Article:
Members of the public movement Lelo, founded by the Georgian businessman Mamuka Khazaradze delivered a gift house to the Gori district administration for the family living in Gugutiantkari.
Members of Lelo deliver house for Razmadze’s family in Gori
By Nika Gamtsemlidze
Wednesday, October 2
A few months ago, after the occupation forces resumed the illegal process of borderisation, one of the houses ended up behind the so-called border. As Khazaradaze wrote on his personal Facebook page on August 16, “Givi Razmadze’s family will have a new house during the next month.”
Khazaradze also called on Georgian business to help people living near the occupation line.
According to the representatives of Lelo, the administration was informed that the house is ready and now they are expected to allocate the land where the house will be put. According to them, it is important that this house is located near the occupation line, so that Georgian citizens can live there.
As the representatives of the Gori City Hall said, they have contacted the family and they said that they are ready to receive the wooden cottage, which they will use as they want. They are refusing to be a part of any kind of political speculation.
The family does not own land in Gugutiantkari where they can put the cottage. According to Lelo representatives, they had a phone conversation with the press service of the City Hall asking them to find land for the house.
“We bought a wooden cottage that is well furnished, equipped with heating and appropriate furniture and has good living conditions. We had a phone conversation with a City Hall spokesperson about the allocation of land, but now they are reporting that we have not addressed them officially. If this bureaucratic letter is so important, we will address them officially and wait until the land is given to the family,” said one of the representatives of Lelo, Teona Dolenjashvili.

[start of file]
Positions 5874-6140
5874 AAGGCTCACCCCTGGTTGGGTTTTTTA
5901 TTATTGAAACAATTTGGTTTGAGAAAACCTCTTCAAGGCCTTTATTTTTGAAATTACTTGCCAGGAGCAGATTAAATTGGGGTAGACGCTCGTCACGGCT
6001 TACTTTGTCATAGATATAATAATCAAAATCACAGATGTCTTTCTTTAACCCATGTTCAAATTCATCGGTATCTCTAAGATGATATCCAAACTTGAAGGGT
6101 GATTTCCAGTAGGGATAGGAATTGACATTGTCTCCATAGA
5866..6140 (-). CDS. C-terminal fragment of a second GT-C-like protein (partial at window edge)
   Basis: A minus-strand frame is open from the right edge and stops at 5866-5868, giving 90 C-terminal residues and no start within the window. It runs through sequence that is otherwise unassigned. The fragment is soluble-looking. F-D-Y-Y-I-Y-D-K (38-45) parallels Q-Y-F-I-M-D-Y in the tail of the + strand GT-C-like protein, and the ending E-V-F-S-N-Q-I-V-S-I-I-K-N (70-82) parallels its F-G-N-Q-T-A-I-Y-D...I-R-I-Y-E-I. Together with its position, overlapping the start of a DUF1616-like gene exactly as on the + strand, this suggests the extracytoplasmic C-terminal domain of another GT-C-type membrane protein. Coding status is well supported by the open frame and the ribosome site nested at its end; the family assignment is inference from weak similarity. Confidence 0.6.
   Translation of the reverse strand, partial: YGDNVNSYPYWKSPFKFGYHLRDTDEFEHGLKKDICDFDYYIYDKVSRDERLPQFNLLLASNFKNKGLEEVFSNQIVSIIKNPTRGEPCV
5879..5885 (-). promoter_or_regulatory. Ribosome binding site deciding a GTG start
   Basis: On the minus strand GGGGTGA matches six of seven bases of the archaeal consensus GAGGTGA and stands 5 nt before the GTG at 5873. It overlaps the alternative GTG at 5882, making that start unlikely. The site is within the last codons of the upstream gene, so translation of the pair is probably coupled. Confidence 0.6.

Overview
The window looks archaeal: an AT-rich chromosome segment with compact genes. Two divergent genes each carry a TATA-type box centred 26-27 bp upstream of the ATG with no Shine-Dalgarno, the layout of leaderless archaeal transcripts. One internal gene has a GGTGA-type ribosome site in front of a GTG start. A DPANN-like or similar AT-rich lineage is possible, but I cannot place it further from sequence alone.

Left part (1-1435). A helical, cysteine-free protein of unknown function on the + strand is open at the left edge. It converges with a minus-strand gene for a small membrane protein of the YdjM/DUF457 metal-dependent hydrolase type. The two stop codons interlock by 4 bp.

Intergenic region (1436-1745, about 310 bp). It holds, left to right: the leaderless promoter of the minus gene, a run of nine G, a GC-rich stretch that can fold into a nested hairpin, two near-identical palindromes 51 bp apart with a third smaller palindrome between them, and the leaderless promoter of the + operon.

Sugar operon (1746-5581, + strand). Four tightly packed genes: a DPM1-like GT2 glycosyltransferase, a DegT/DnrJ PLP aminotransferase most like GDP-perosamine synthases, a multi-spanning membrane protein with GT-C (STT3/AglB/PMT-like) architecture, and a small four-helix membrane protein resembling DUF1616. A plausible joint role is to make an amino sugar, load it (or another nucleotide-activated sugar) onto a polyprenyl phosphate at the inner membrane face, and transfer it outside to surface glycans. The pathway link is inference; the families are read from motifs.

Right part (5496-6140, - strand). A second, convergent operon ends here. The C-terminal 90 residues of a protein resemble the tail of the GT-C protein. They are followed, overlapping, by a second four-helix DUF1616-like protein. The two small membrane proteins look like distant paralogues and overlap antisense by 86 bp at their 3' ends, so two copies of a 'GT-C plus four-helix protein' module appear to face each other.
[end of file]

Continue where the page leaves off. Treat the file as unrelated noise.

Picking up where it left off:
According to Dolenjashvili, Lelo does not think that putting the cottage in Gori is the right thing to do, “since our goal was to ensure that this family would live near the occupation line in Gugutiantkari.”
“If the family refuses to put this house near the occupation line then we will give it to someone who is living in Gugutiankari, near the so-called border,” noted Dolenjashvili.
As Levan Razmadze said, he is not refusing the gift, he is looking for a normal place to build it. “If they want to give me the house, they should. I will find a place for it if they don’t want to… it’s their decision. I’m not refusing the gift, but we are talking about a house, I need a normal place to build it. There are lands in Gugutiantkari but they are next to the occupation line, it’s dangerous to live there,” noted Razmadze.
After the war of 2008, Georgian and Russian authorities signed a six-point ceasefire agreement. As the agreement mandates, Russian armed forces should have been “pulled back on the line, preceding the start of hostilities.”
It has been 11 years since the war and occupation forces continue the process of so-called borderisation. The process managed to swallow numerous villages and left people without homes.